The protection of the people of California should be the number one priority of all elected officials. Its importance rises far above anything else we do, or attempt to do, here in Sacramento, at the county level and in California’s big cities and small communities.
In recent years, the passage of Propositions 109 and 47, and the declaration by some cities that they are not required to follow existing Immigration Laws, have allowed too many dangerous convicted felons, including those in this country illegally, to be set free to roam our streets and commit more crimes, including robberies, assaults and even murder.
Recent examples include Marilyn Pharis, a decorated U.S. Veteran, who was raped, tortured and killed in her Santa Maria home and Kathryn Steinle, who was shot and killed as she walked along a pier in San Francisco with her father by her side.
In both cases these women were allegedly murdered at the hands of men who had long criminal histories, were in this country illegally, and had been released before the Immigration and Customs Enforcement agency was notified they were about to be set free, as required by law.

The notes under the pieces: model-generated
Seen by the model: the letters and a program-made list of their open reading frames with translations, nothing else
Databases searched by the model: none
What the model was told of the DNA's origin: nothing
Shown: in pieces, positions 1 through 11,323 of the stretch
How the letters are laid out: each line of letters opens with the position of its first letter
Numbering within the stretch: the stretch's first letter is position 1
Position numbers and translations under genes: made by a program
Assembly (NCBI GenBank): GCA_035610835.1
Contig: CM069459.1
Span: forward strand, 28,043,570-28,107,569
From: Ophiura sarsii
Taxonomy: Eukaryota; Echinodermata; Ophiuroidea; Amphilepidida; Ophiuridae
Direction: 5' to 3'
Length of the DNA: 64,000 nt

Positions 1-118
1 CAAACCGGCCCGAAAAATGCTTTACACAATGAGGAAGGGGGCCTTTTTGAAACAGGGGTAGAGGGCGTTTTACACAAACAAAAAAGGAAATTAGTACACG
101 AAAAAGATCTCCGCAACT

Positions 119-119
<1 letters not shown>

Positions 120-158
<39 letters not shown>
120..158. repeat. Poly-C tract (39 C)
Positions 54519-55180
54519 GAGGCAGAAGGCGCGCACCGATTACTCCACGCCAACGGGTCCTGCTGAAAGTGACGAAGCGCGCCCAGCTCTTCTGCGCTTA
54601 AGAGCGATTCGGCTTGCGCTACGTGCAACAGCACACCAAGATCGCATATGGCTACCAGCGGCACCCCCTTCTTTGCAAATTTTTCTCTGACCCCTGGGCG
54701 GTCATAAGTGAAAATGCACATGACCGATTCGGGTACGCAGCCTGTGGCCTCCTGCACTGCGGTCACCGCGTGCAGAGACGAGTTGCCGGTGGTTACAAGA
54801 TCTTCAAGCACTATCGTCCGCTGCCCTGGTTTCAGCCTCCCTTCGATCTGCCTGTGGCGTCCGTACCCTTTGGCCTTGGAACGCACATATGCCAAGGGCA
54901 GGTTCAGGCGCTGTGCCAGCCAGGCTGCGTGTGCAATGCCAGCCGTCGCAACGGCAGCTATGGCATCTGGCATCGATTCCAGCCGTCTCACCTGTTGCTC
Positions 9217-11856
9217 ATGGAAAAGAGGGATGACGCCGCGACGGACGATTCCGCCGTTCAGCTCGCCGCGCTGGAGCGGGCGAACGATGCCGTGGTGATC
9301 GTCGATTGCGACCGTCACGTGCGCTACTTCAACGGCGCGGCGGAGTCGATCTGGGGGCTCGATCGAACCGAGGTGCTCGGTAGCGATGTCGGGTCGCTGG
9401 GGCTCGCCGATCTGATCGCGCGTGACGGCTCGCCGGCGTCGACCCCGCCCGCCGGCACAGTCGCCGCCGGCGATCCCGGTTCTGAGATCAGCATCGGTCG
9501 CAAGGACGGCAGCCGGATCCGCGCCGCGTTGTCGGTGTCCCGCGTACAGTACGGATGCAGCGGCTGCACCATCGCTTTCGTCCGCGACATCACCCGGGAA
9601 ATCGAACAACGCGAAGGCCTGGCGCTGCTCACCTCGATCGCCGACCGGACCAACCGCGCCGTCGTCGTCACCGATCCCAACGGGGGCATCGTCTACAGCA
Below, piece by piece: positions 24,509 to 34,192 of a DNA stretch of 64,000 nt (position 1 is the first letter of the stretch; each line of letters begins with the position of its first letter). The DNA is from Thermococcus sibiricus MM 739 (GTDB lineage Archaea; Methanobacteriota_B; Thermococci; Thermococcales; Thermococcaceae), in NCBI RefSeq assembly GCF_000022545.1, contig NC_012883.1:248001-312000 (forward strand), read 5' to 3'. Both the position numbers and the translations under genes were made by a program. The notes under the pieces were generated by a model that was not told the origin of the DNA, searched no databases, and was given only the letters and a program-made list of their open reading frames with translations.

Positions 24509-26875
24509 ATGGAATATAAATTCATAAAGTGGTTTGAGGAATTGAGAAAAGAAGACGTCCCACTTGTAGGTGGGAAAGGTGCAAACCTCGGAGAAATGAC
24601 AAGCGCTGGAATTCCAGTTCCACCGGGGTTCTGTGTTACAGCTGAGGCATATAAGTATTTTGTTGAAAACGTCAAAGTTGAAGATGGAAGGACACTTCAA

Today I have introduced Senate Bill 417.
My bill will require city and county officials who plan on releasing a dangerous felon, who is in this country illegally, to notify the Immigration and Customs Enforcement agency about the release and hold that felon for at least 48 hours. This will give ICE and the federal government time to decide whether or not to take custody of the felon for purposes of prosecution or deportation.
This bill does not target immigrants, legal or not, who are in our state and this country and are working hard to make a better life for their families.
My legislation concerns only convicted felons and dangerous criminals.
If passed, this bill will make our communities safer for working families, senior citizens, children, veterans and everybody else. Law abiding people should feel safe in their communities, and they should not be held hostage to violent felons who continually break the law and force our families to live in fear.
This is common sense legislation that should have wide, bi-partisan support and I look forward to working with by colleagues on both sides of the aisle in the Senate and with members of the Assembly to make California a safer place for us all.
I also urge you to contact your local State Senator or Assembly member to urge them to support this bill. And, if for some reason, they do not support this legislation, please ask them to explain their opposition.
To find your State Legislator visit: http://findyourrep.legislature.ca.gov